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REAGAN DEMANDS END TO ATTACKS IN A BLUNT TELEPHONE CALL TO BEGIN

By BERNARD WEINRAUB (NYT) 1234 words
Published: August 13, 1982

Chronology of Crisis About 6 A.M. (midnight Wednesday, New York time) - Israelis begin bombing west Beirut. As raids continue, Lebanon's Prime Minister, Shafik al-Wazzan, tells Philip C. Habib, the special American envoy, that the talks cannot continue.

2 P.M. (8 A.M., New York time) -The Israeli Cabinet meets. A message from President Reagan arrives, expressing ''outrage'' and, reportedly threatening to halt the Habib mission. The Cabinet decides to end the raids and order new ones only if they are ''essential.''

4 P.M. (10 A.M., New York time) -President Reagan tries for hour to call Mr. Begin but cannot get through. 4:50 P.M. (10:50 A.M., New York time) - King Fahd of Saudi Arabia calls Mr. Reagan. 5 P.M. (11 A.M., New York time) -A new cease-fire goes into effect in west Beirut. 5:10 P.M. (11:10 A.M., New York time) - Mr. Reagan reaches Mr. Begin for 10-minute telephone call. 5:40 P.M. (11:40 A.M., New York time) - Mr. Begin calls President Reagan to say that a ''complete cease-fire'' had been ordered.

WASHINGTON, Aug. 12 - President Reagan expressed ''outrage'' to Prime Minister Menachem Begin today over Israel's latest bombing raids in west Beirut, saying the attacks had resulted in ''needless destruction and bloodshed.'' It was the sharpest statement by Mr. Reagan since the start of the Israeli invasion of Lebanon nine weeks ago.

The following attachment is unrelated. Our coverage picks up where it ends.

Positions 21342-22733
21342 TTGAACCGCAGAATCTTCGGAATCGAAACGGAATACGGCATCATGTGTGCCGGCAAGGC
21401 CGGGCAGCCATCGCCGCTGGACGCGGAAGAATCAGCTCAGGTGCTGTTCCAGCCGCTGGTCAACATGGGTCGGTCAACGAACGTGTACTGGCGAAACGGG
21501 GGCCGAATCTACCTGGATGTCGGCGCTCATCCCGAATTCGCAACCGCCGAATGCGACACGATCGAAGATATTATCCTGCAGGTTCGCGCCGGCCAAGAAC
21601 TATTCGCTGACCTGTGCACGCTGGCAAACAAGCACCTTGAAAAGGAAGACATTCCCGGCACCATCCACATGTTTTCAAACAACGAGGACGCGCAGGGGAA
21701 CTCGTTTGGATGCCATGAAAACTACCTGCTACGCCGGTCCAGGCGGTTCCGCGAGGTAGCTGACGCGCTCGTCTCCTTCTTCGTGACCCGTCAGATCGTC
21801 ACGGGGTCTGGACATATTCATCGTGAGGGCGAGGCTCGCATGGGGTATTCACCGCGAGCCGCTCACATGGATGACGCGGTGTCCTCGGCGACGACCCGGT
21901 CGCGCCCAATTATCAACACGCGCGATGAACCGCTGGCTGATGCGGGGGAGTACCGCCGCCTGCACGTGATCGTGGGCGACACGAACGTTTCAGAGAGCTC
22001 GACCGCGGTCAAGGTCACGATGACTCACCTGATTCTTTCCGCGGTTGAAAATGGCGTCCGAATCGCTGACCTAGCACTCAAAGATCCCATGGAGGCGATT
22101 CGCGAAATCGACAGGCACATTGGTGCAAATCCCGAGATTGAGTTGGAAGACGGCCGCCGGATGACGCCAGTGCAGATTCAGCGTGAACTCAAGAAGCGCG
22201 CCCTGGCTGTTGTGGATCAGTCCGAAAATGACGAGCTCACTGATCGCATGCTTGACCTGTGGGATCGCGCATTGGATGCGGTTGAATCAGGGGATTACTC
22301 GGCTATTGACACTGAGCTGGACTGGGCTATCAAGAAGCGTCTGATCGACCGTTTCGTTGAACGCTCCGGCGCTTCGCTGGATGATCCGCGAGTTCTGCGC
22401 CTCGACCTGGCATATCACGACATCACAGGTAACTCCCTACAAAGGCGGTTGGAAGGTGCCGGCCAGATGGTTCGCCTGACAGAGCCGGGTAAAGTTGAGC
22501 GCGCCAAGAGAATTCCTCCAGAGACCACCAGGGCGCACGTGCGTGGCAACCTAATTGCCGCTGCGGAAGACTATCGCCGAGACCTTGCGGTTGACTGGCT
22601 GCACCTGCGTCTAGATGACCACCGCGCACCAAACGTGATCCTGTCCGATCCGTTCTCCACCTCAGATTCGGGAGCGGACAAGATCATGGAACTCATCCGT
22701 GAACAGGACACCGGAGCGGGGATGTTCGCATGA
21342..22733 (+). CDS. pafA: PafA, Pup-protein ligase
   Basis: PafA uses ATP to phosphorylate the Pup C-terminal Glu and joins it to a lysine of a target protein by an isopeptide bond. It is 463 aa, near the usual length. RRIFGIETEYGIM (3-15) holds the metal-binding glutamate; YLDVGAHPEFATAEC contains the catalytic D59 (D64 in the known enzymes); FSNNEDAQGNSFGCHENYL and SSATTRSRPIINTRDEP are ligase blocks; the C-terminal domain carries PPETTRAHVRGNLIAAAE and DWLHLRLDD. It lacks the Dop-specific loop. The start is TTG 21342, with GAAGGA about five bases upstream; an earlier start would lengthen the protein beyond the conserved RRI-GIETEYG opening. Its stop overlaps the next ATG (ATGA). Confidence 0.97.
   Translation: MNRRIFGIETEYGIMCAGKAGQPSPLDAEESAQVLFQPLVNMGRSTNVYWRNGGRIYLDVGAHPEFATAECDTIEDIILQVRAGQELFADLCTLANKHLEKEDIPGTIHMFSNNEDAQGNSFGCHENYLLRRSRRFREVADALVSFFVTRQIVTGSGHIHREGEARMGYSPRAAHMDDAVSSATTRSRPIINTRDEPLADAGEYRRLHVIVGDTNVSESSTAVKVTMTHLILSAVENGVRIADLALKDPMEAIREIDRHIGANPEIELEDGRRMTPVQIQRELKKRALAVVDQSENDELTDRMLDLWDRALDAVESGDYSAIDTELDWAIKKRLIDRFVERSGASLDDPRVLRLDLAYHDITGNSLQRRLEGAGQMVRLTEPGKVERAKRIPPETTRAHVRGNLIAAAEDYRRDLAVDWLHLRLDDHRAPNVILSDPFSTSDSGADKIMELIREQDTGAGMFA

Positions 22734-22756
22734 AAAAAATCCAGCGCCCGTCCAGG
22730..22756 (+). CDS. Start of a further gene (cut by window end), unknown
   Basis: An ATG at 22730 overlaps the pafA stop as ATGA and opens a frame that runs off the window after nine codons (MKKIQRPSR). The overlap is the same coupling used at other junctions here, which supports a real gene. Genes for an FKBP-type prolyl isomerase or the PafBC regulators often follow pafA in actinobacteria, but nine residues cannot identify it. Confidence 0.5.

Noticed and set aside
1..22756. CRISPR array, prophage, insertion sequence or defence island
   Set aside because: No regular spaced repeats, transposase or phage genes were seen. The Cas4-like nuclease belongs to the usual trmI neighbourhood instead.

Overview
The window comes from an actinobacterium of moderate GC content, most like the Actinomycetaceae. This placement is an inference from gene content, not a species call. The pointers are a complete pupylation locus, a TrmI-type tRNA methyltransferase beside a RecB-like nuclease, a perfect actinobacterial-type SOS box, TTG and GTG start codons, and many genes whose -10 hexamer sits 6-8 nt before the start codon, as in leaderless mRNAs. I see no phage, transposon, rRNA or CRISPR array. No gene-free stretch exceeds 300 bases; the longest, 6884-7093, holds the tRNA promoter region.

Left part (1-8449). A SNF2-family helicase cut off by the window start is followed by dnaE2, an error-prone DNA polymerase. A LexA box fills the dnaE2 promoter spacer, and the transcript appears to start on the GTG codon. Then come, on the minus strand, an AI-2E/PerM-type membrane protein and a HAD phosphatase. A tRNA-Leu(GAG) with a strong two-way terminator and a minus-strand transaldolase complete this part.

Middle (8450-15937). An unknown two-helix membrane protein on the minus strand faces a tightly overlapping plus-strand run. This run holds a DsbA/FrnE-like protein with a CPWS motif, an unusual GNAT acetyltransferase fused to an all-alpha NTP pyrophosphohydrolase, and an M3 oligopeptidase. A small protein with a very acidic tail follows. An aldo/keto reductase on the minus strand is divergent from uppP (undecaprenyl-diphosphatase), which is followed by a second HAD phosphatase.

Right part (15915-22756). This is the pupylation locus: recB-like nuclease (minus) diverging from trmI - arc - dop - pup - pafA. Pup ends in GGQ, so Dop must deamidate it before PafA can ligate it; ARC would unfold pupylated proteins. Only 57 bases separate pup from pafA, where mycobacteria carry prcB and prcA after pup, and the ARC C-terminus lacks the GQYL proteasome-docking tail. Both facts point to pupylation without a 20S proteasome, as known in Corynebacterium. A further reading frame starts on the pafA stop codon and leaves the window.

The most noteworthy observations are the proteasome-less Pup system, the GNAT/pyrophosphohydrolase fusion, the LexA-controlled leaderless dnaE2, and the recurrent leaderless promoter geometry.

Larry Speakes, the deputy White House press secretary, said Mr. Reagan had been ''shocked'' by the Israeli attacks on west Beirut. Mr. Reagan voiced his feelings directly to Mr. Begin, according to Mr. Speakes.

Mr. Speakes said the Israeli action had threatened the efforts by Philip C. Habib, the special American envoy, to end the fighting in Lebanon and arrange for the withdrawal of the 6,000 to 9,000 Palestinian guerrillas trapped in west Beirut. In the last 48 hours, Mr. Habib's peace plan seemed on the verge of success. 'Massive Military Action'

''The President expressed his outrage over this latest round of massive military action,'' Mr. Speakes said early this afternoon. ''He emphasized that Israel's action halted Ambassador Habib's negotiations for a peaceful resolution of the Beirut crisis when they were at the point of success. The result has been more needless destruction and bloodshed.''